The Fraser Institute

The Fraser Institute

June 21, 2010 09:05 ET

The Fraser Institute: BC's Low and Middle-Income Families Will Pay Less Taxes Under the HST; Harmonization Will Have No Impact on BC's Tax Freedom Day

VANCOUVER, BRITISH COLUMBIA--(Marketwire - June 21, 2010) - Most low and middle-income families in BC will see their total tax bill decrease under a harmonized sales tax (HST), according to new research by the Fraser Institute, Canada's leading public policy think tank.

The Institute also found that the HST, which combines the current provincial sales tax (PST) with the federal goods and services tax (GST) and is set for implementation on July 1, does not change the date of BC's Tax Freedom Day.

"Under the HST, BC's tax system becomes slightly more progressive, due to the reductions in provincial income taxes and the new HST credit. This means most families with lower incomes will end up paying less tax overall, while most families with high incomes will pay slightly more," said Niels Veldhuis, Fraser Institute senior economist and co-author of the report, The Impact of the HST on British Columbian Families.

"The leaders of the campaign to halt the HST are distorting and exaggerating the impact of the harmonized sales tax. The truth is, low income families will be better off under the HST."

Effect of the HST by Family Income

When the provincial government introduced its HST legislation, it also increased the basic personal income tax exemption to $11,000, which reduces the amount of tax individuals pay, and introduced an HST credit for low and modest income families.

As a result, even though low and mid-income families will pay slightly more in sales taxes, the increases are more than offset by income tax reductions and the HST credit, leaving most low and middle-income families in BC with a smaller total tax bill in 2011 under the HST than under the PST.

Overall, families with incomes between $20,000 and $40,000 in 2011 will see an average tax reduction of $411; families with incomes between $40,000 and $60,000 will see their total tax bill decrease by an average of $159; while families with income between $60,000 and $80,000 will see an average tax reduction of $34.

Families in upper income groups will see a slight increase in their total tax bill; an average increase of $65 for families with incomes between $80,000 and $100,000; an average increase of $117 for families with income between $100,000 and $120,000; and an average increase of $167 for families with income between $120,000 and $140,000. However, these increases are negligible given the total taxes paid by families in these income groups. For example, the $167 average increase in the total tax bill for families with income between $120,000 and $140,000 represents an increase of just 0.3 per cent.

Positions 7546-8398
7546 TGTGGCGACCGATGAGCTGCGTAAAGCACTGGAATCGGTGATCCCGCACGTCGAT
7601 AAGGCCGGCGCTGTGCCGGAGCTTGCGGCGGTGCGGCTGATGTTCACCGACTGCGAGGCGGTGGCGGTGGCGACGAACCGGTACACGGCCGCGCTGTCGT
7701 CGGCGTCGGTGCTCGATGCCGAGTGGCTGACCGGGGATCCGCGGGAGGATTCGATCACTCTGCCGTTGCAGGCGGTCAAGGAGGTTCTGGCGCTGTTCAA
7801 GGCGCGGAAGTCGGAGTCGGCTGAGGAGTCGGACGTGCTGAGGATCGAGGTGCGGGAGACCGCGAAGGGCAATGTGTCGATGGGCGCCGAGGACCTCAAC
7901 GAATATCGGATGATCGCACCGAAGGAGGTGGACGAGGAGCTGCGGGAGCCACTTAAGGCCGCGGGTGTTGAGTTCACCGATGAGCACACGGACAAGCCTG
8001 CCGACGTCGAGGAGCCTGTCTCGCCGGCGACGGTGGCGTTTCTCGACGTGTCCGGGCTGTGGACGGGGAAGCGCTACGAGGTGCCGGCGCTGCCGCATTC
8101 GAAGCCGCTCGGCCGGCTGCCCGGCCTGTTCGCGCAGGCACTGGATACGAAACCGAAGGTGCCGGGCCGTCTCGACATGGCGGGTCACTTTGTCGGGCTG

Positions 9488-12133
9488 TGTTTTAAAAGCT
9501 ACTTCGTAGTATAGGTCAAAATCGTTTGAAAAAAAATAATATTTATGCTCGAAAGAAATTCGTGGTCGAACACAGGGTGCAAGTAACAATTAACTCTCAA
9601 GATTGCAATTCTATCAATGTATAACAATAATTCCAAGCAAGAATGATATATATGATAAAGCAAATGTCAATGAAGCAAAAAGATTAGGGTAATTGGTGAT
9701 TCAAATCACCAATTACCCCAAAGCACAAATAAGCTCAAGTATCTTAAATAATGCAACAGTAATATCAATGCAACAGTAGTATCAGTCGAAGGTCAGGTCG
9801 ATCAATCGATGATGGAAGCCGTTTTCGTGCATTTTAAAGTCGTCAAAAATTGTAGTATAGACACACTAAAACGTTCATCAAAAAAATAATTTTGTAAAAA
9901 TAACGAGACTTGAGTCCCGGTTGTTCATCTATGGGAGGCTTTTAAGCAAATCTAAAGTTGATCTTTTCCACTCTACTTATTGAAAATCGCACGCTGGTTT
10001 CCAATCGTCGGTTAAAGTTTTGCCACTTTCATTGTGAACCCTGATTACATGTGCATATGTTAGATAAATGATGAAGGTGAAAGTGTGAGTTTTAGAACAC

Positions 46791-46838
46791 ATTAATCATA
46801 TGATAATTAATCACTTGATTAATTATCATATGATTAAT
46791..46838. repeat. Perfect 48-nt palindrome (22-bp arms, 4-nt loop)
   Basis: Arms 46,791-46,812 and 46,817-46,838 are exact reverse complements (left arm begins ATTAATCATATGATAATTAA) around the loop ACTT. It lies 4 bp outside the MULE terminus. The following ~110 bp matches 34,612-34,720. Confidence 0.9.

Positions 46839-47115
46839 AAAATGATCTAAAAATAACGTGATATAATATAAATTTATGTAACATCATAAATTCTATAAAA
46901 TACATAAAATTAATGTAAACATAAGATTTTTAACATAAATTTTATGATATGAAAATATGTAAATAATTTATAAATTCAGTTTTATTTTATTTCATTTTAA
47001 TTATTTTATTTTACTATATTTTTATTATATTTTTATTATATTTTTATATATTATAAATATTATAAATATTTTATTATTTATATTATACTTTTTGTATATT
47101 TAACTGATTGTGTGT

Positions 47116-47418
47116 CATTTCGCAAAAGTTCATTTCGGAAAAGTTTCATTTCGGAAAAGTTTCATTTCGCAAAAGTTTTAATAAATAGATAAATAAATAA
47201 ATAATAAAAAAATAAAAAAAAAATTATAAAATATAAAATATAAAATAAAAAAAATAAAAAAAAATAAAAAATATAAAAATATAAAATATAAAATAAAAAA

Effect of the HST on BC's Tax Freedom Day

Each year, the Fraser Institute calculates Tax Freedom Day, a clear and easy-to-understand representation of the amount of tax the average family must pay to all levels of government. If British Columbians were required to pay all of their taxes up front, they would have to pay each and every dollar they earned to governments prior to Tax Freedom Day.

Using the Tax Freedom Day methodology, the Institute calculated when Tax Freedom Day would fall in 2011 for the average BC family under the current PST tax system and compared it to where it would fall under the HST tax system. In both instances, Tax Freedom Day falls on June 8.

"Under the HST, there is no change in Tax Freedom Day; a harmonized sales tax has basically no impact on the total tax bill paid by the average family," Veldhuis said.

The Institute's Tax Freedom Day calculations found that the average family will pay slightly more provincial sales tax under the HST than it would under the existing PST. Specifically, provincial sales taxes paid by the average family would be $249 higher under the HST in 2011, $3,382 in provincial HST compared to $3,133 in PST. At the same time, the personal income tax reductions brought in by the government reduces the average BC family's income taxes by $205 in 2011, from $11,245 to $11,040.

All told, the total tax bill for the average British Columbian family will increase by $44 from $37,562 under the PST, to $37,606 under the HST, a negligible amount representing only 0.12 per cent of the average family's total tax bill. In the context of Tax Freedom Day, it's the equivalent of working an extra 63 minutes a year for government under the HST.

"The claims of large tax increases and other distortions spread by opponents of the HST have no foundation in reality and are not backed up with reliable data or sound analysis," Veldhuis said.

"Quite simply, the HST is good for British Columbia. It will lower investment costs and spark more business investment and development. This will ultimately make BC workers more productive, increase their wages, and create more employment opportunities."

The Impact of the HST on British Columbian Families is the first of two analytical studies the Fraser Institute has conducted on the effects of BC's HST. The second study on the HST will be released later this month.

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The Fraser Institute is an independent Canadian public policy research and educational organization with offices in Vancouver, Calgary, Toronto, and Montreal and ties to a global network of 75 think tanks. Its mission is to measure, study, and communicate the impact of competitive markets and government intervention on the welfare of individuals. To protect the Institute's independence, it does not accept grants from governments or contracts for research.

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